All of the evils in this tale stem from a lack of knowledge, or misinformation. Bad information ultimately stems from bad epistemology. Neither the prioress, nor any character in her stories, exhibits an understanding as to how to obtain legitimate, truthful knowledge—the kind from which progress flows. As a substitute for real knowledge, rationally ascertained and disseminated, the prioress relies on the emotional response of the audience to physical gore. Acting on direct orders from none other than Satan, the Jews conspired to kill the boy. They hired a murderer who grabs the boy on his way home from school and “kitte his throte, and in a pit him caste” (137). This highly sensational murder is told to incite a purely emotional reaction. There is nothing wrong with emotions, per se. Emotions serve as an automatic manifestation of our most sincere and innate values. However, they are not infallible. A misidentification of how a specific action applies to our values, or even of the values themselves, can result in the wrong emotional response. Emotions wield a strong power over us, but we are still fundamentally rational beings and we need not act on our emotions when reason tells us otherwise.

After the throat slitting, the tale quickly turns even more macabre and disturbing. The boy’s mother finds him and he sings the prayer loudly. Through divine intervention, he is able to overcome physical limitations. He tells the people, “Me thoghte she leyde a greyn upon my tonge” (228). The act of Mary extending the life of a fatally injured boy is theologically complex. How can someone live with a slit throat? How can that person sing? The “greyn” has no direct, logical connection to its effect. It is not a bandage or ointment. The “greyn” is not even placed that close to the wound. So what is the “greyn”? Communion wafers are placed on top of the tongue by the clergy in the Catholic Church. This “greyn” could be a literal grain or seed, or it could be a metonymy for a communion wafer. The prioress, despite her position of religious authority, operates on a very simplistic level regarding religion, just like the boy. She needs a concrete object present. The same principle applies to the sale of absolutions by a pardoner. It is too abstract to just say that by God’s grace the boy was allowed to stay alive a little longer.

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Anti-Semitism and Hypocrisy in Chaucer’s Prioress’s Tale (Part 4)

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There are actually several layers, each progressively more concrete. God is highly abstract, Jesus less so. Mary, who is just a human being, is even more concrete. But even that is not enough. The prioress needs something she can touch. It is highly unlikely that the prioress fully grasps the concept of transubstantiation, but she clearly appreciates religious rituals. She advocates going through with the rituals, such as prayer, even if the person performing the ritual has absolutely no idea what it all really means. Her need for visuals to convey knowledge carries over into the discomforting violence of the final dozen stanzas. Not only is there the violent crime against the boy, and his supernatural singing, but also the retributive justice and dirge by the public and the boy’s mother over his death.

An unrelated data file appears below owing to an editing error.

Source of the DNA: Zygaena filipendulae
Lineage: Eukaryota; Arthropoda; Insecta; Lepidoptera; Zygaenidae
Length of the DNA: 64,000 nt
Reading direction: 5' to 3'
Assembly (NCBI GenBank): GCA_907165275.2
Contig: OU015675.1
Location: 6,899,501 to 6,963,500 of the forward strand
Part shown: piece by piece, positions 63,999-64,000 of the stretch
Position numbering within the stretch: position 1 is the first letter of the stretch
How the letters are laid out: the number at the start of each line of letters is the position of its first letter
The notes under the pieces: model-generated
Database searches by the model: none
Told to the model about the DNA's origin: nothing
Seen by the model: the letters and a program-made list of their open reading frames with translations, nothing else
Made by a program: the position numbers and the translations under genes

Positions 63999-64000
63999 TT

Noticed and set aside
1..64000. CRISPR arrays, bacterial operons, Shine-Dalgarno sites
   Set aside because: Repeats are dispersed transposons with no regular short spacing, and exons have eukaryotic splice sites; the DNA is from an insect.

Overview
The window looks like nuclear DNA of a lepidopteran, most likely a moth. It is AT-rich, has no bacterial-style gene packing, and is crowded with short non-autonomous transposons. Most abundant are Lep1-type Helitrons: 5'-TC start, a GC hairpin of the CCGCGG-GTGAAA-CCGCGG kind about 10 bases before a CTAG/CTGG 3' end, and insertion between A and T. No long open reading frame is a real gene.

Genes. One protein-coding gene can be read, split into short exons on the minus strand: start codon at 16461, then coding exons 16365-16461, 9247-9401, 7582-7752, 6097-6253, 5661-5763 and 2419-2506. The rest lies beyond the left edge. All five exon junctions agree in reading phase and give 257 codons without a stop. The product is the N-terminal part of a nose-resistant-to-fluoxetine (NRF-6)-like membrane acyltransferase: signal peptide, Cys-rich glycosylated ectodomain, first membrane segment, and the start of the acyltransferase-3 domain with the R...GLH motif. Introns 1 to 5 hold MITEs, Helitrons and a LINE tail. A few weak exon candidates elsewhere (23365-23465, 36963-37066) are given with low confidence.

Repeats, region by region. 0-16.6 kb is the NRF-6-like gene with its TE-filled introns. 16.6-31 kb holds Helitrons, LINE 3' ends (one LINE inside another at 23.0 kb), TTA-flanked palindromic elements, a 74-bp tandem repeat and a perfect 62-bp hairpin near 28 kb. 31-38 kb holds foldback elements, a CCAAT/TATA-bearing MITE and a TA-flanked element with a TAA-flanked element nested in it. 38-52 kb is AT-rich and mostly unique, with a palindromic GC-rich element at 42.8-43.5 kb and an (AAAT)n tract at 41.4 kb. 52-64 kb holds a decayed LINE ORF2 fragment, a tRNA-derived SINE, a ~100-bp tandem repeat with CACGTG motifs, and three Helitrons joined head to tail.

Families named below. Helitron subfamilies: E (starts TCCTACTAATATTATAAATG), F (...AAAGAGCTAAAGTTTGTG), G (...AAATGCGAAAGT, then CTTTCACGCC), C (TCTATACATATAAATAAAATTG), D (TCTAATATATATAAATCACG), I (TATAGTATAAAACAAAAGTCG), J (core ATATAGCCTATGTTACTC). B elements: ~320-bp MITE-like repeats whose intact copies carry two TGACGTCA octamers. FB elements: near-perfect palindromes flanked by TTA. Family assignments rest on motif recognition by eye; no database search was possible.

This odious murder of the little boy incites barbarous violence against the Jews. The prioress attempts to justify the wholesale execution of a large number of people though their often tenuous complicity in the heinous crime. The local magistrate gathers up the Jews, declaring:

“Yvel shal have that yvel wol deserve:”

Therfore with wilde hors he dide hem drawe,

And after that he heng hem by the lawe. (198–200)

The offending Jews are not only drawn by horses, but also hanged. More importantly, all of this is done in accordance with the law. The prioress already established that this region had a Christian ruler. It follows that the laws and punishments should reflect this Christian background. Christian theology is ostensibly based on love, which when consistently applied should not promote murder. Christ taught his subjects to “turn the other cheek” and love their “brothers. ” The prioress, in being both a woman and more specifically a nun, might reasonably be expected to be a pacifist. She is not; the outraged populace in her tale wants vengeance and they get it. A calm, reasoned approach to the murder (if such a thing is possible), would be to methodically determine whom to blame. With guilt established, perhaps even a Christian argument could be made to justify execution of those involved. Instead, the entire group is mercilessly slaughtered. What follows is treacle displays of mourning for the murdered boy, then a stanza of pure hypocrisy. The prioress offers a final prayer emphasizing, of all things, mercy: “That, of his mercy, God so merciable On us his grete mercy multiplye” (254–255). In only two lines, “mercy” appears three times. In one respect, the prioress is finally getting something right: Christianity does indeed teach mercy. However, they just had an opportunity to show mercy to the Jews, or at least humanity. Instead, they brutally murdered them. Once again, she is able to express the Christian ideas without even beginning to grasp what they mean. A request for mercy is not a meaningless string of words offered because social institutions say it’s the right time. It is a profound statement of humility before a person whose powers exceed your own or, in this case, before God Himself.

The Prioress’s Tale is one of brazen self-righteousness, gross ignorance of other cultures and religions. The title character is hopelessly solipsistic with no ability to look beyond her own carefully constructed fantasy world. As a result, she ends up blindly advocating a host of evils and lesser wrongs.

Bibliography

Besserman, Lawrence. “Ideology, Antisemitism, and Chaucer’s Prioress’s Tale. ”The Chaucer Review 36. 1 (2001) 48-72

Patterson, Lee. “‘The Living Witnesses of Our Redemption’: Martyrdom and Imitation in Chaucer’s Prioress’s Tale. ” Journal of Medieval and Early Modern Studies 31. 3 (2001) 507-560.